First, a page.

Make a day of it! They have wine, art, and music. Special events include First Friday on July 3rd with live music by Kerry Williams and the Social Club from 5-8pm. Also July 4th come see Matthew and the Crooked Disciples from 5-8 pm.

The Pines Tasting Room and Gallery
202 State St.
Hood River, OR 97031

Phone: (541) 993-8301

Hours: Thurs-Sat, 12-9pm; Sun, Mon, and Weds 12-6pm; closed Tues.

Wednesday, June 3, 2009

An artistic conundrum.

This is two different versions of the same painting I am currently calling "The Neighbor" (see why I call it that below). The reason why I have two versions of this (and why I am posting it now) is this: sometimes when I go along, the initial drawing or the early stages of the painting captures me so entirely I don't want to continue. I want to keep the unfinished drawing or painting exactly how it is. And yet, it does not look DONE to me. It looks like a formal suit paired with house slippers. It feels like going to a pot-luck empty handed. So it looks wonderful, but I don't get that satisfied feeling I get when I feel something is "done".

So this time I tried something new. When I got to that place, I just set it aside and started another version. That is the second one. This one is close to being finished. So, my question is: What does the first "unfinished" one need in order for me to feel like it is "finished"? What does it look like to you?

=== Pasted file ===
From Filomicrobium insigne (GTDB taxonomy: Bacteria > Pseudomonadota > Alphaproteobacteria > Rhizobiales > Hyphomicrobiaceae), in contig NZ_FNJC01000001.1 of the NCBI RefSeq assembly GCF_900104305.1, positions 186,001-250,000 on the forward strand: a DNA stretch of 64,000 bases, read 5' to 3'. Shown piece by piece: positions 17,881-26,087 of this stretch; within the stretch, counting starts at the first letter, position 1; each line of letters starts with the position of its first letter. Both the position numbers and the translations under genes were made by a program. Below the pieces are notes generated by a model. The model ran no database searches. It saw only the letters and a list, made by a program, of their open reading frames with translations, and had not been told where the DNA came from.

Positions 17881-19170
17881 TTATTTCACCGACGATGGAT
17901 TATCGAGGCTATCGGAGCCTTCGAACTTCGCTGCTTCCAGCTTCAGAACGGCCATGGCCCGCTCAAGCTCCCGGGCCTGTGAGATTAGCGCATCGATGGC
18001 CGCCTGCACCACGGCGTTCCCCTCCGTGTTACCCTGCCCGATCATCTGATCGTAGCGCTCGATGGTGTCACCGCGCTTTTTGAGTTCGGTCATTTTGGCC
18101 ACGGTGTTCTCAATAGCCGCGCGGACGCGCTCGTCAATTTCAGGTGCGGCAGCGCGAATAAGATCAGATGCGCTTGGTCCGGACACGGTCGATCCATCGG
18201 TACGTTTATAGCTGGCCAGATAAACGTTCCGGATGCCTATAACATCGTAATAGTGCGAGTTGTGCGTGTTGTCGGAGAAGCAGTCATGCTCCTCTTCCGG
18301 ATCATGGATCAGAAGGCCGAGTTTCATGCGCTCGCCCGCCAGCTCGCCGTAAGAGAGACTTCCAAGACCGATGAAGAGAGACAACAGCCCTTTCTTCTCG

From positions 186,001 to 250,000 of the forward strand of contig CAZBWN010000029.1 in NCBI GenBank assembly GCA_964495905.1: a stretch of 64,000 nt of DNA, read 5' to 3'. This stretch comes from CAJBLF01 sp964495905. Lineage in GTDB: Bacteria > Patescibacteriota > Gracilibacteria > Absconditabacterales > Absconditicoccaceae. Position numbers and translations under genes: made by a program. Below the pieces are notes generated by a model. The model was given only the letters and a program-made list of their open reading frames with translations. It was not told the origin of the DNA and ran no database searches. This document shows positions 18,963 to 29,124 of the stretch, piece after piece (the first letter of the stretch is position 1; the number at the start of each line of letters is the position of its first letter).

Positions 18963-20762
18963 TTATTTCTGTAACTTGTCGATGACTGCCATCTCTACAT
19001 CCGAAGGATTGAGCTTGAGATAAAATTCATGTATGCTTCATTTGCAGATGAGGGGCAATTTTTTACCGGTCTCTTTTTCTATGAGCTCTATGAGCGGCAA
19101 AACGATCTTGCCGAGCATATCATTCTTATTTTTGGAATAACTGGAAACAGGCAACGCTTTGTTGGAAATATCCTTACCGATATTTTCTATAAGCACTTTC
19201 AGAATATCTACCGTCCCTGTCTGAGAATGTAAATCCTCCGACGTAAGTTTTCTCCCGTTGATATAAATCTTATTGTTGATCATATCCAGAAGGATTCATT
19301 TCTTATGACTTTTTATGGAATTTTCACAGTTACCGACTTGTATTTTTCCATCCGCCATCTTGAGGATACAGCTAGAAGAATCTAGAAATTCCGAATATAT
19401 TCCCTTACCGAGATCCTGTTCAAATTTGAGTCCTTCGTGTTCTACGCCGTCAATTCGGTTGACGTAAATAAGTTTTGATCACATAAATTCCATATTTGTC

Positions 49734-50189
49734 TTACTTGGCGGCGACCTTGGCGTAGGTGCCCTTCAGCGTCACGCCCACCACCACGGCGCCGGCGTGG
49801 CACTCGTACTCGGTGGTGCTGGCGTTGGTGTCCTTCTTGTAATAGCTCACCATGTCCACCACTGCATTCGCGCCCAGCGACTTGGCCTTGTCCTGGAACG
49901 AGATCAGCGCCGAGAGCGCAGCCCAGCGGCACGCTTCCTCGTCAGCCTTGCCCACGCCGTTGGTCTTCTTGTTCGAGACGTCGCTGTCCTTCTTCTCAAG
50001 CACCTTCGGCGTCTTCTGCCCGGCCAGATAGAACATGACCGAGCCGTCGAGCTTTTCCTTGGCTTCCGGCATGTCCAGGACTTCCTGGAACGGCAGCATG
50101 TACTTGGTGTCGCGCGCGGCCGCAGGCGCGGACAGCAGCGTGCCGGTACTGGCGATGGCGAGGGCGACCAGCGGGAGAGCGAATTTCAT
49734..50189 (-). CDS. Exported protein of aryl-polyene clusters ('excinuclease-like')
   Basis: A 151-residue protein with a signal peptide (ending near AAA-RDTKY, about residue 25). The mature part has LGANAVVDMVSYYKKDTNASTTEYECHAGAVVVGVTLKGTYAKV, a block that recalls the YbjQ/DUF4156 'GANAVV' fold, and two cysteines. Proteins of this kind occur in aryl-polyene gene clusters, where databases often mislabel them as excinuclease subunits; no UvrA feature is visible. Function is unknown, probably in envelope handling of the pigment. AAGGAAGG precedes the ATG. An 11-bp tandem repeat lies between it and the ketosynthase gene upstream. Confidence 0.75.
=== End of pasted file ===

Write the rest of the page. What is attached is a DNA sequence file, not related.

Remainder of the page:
Why is it called "The Neighbor"? This is from a small snapshot from my late stepfather's collection. As I was drawing it I realized that the house in the background is the same house in another shapshot I painted, called "Prone". The young lad in "Prone" I believe is Meryl's brother, Mark. So I concluded the young man in this snapshot must have been their neighbor across the street.
I only wish I could express in the painting what a wonderfully warm and good looking young man he appears to be.

This is the finished piece "Prone" 22"X28" Acrylic on panel. October 2008.

Wednesday, May 27, 2009

A Special Commision

My newest commission is from Jory and Gerry. It is based on a wonderful snapshot of Jory's parents, Hank and Kathleen Rose who obviously had a wonderful time camping, fishing, and rambling around in their convertible (with a rumble seat!) This painting was created using two photographs. One had Hank, the other had Kathleen and her brother in law. I simply place Hank in his proper place, next to Kathleen.

I spent quite a bit of time framing the photo in a way that I thought created the best composition. I then started the preliminary underdrawing.

Normally, any time there is a prominent vertical off to one side of a piece (in the form of the four-by-four pole, leaning slightly to the right), I go for it. But then, after laying it all out, I realized that the way I had framed it just wasn't good enough!!! I realized the true interest was the shapes of the boats off to the left. And So in order to show more of the boats, I shifted everything to the right two inches. By doing that, I also found that the became composition less cluttered. Here in this detail you can see the work of erasing and redrawing the image.